The project is funded by National Lottery Heritage Fund and Bishops Castle Town Council and is also supported by The Georgian Group and Caring for God’s Acre. Thanks to all who play the National Lottery for your generous support.              

Saturday 20th March  Georgians in Stone History Day

(9.30am Registration) 10am – 4pm

now via Zoom

For full details, including how to register a place, via Caring for God’s Acre go to info@cfga.org.uk .

The programme includes four lectures:

Sue Cooper MBE

How well do you know your Churchyard?

Prof Harold Mytum, Prof of Archaeology M.A. D.Phil. F.S.A. University of Liverpool.

Beyond Names and Dates: Why Graveyard Memorials are so important.

David Preshous OBE

Georgian politics and Rotten Boroughs.

Gareth Williams M.A. Curator & Head of Learning to the Weston Park Foundation.

Landlocked Shropshire’s Portal on Plantations: Shropshire’s great houses. An insight into the unlikely links to the Slave Trade and the Abolition Movement.

Finally save the date!

Final Celebration Event 15th May,

20th January 2021  Bishop’s Castle Churchyard begins to reveal its newly conserved Georgian tombs

In Bishop’s Castle churchyard the National Lottery Heritage Funded ‘Georgians in Stone Project’ is well under way with the conservation of twelve Georgian listed (Grade II) tombs nearing completion and interpretive notice board and leaflets soon to become available.  The Project, which is being managed by Caring for God’s Acre for the Parochial Church Council (PCC) of St John the Baptist church will support tourism in the town and explain the new ‘Georgian Churchyard Trail’ to visitors and residents. Local Town guides have been trained to provide further information on the Georgian tombs and the stories of the people they commemorate.

Conservators from Elliott Ryder Conservation working on the tombs have said ‘We are coming to the end of the satisfying but detailed and difficult work of conserving the stone tombs which are all Historic England Grade II listed. One of the most notable memorials to be conserved commemorates an African…. read more here

Georgians in Stone update Jan 2021

Previously……

A drop in session took place at Bishops Castle Heritage Resource Centre on Saturday 12th October to reveal  research carried out into eleven listed Georgian Memorials in the churchyard.  This was an ideal opportunity for anyone wanting to pick up some research tips and find out how the project is discovering the stories of these special stones and the background story of Georgian Bishop’s Castle.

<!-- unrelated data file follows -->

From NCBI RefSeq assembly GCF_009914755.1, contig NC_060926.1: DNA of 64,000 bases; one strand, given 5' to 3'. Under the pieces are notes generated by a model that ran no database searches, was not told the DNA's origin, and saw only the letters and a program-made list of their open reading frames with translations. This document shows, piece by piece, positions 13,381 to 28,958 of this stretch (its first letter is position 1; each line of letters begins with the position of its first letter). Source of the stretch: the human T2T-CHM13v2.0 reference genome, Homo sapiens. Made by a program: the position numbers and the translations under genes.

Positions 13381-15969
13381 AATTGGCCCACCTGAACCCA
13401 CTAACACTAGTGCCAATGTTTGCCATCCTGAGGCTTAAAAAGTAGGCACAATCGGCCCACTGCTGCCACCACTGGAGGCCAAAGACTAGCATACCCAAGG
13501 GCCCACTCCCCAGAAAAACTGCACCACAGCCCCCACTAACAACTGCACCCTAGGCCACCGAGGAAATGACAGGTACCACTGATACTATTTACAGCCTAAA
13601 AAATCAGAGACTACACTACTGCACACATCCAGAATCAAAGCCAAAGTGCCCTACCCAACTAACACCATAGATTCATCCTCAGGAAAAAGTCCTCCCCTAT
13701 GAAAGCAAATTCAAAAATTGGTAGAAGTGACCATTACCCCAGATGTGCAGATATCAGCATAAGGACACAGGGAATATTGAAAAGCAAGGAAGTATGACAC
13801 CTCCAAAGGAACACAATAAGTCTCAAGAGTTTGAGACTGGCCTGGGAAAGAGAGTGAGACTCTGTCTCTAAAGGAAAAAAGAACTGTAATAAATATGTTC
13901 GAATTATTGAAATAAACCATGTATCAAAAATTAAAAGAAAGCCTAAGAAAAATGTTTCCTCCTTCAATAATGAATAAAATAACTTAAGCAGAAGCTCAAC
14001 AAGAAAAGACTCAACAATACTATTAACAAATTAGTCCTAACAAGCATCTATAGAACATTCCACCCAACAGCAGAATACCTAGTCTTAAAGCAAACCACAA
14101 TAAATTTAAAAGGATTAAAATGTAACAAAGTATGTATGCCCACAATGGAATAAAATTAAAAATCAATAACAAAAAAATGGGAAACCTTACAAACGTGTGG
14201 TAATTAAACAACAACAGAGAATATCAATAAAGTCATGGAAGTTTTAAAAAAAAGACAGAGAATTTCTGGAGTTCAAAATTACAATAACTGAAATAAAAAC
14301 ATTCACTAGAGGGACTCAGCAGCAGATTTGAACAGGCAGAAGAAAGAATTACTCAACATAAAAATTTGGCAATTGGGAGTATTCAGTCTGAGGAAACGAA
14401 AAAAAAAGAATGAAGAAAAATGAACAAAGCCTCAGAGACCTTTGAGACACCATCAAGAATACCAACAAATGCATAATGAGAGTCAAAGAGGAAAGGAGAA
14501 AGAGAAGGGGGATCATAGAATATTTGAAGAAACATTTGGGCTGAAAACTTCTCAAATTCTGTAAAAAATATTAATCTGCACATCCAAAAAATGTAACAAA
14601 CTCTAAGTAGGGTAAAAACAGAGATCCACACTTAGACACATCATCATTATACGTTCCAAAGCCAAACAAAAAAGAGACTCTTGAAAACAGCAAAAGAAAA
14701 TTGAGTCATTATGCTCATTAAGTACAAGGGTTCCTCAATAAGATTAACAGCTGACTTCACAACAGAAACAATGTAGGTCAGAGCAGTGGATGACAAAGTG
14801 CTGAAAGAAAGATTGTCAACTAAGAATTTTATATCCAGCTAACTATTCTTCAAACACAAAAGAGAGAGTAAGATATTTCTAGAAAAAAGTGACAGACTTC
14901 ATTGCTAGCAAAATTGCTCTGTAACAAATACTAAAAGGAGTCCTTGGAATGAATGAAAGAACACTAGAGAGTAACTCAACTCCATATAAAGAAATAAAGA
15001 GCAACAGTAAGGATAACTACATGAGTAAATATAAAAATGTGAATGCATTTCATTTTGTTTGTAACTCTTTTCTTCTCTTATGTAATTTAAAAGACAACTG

Bishop’s Castle Heritage Resource Centre researchers shared interesting information discovered after initial research on the Georgian gravestones and the people they commemorate.  There were display panels, a number of reference source files and information on screen, with researchers available throughout the day to talk to visitors.

The event was part of the Beautiful Burial Ground Project, an initiative of the conservation charity Caring for God’s Acre (CfGA), funded by the National Lottery Heritage Fund.  The Beautiful Burial Ground project inspires and supports people to find out more about the heritage, social history and biodiversity of their local burial grounds.

The Open Day was a contribution from CfGA to Bishop’s Castle’s own National Lottery Heritage funded ‘Georgians in Stone Project’, which will conserve the grade 11 listed Georgian tombs in St John the Baptist churchyard and interpret them to local people and visitors through a variety of activities including a special celebration event, a Georgian one-day seminar and a Georgian songs project.

Bishop’s Castle, a vibrant and lively town during the Georgian Period 1714 to 1831 had the reputation as a ‘Rotten Borough’. It also housed Napoleonic prisoners of war, one of whom married a local girl, their son eventually went to New Zealand and married a Maori Princess. This and other fascinating stories including that of the African’s Grave are being further researched and celebrated through the National Lottery Heritage funded Georgians in Stone Project.

Open DayThe June edition of the Deanery magazine reported on the news of Bishop’s Castle Parochial Church Council (PCC) having received an award of £62,500 from The National Lottery Heritage Fund for their ‘Georgians in Stone’ Project.
Behind the scenes serious project planning is well under way. PCC member Valerie Hughes, project co-ordinator, has regular meetings with Harriet Carty from Caring for God’s Acre, the organisation managing the project on behalf of the PCC. In September the Conservators Elliot Ryder will begin their work of conserving the Georgian tombs. Look out for opportunities to visit the churchyard and watch the conservators in action. The tombs are well away from the main burial area which is regularly visited, so their work will not interfere with access to these graves.
The project activity is to be filmed to provide a record of the project for the future.
During October a special Archive Day is to be held for the Heritage Resource Centre volunteers and others who may be interested in getting involved. A further Archive Day is planned for November in Shrewsbury. These events will be organised by Caring for God’s Acre through their own Heritage Lottery funded Beautiful Burial Ground Project. Further details will be announced nearer the date.
There is more activity and events for people to become involved with as the project progresses so look out for updates in the Deanery Magazine and the church’s own website which has a special section for the project.

Sue Cooper MBE
15th July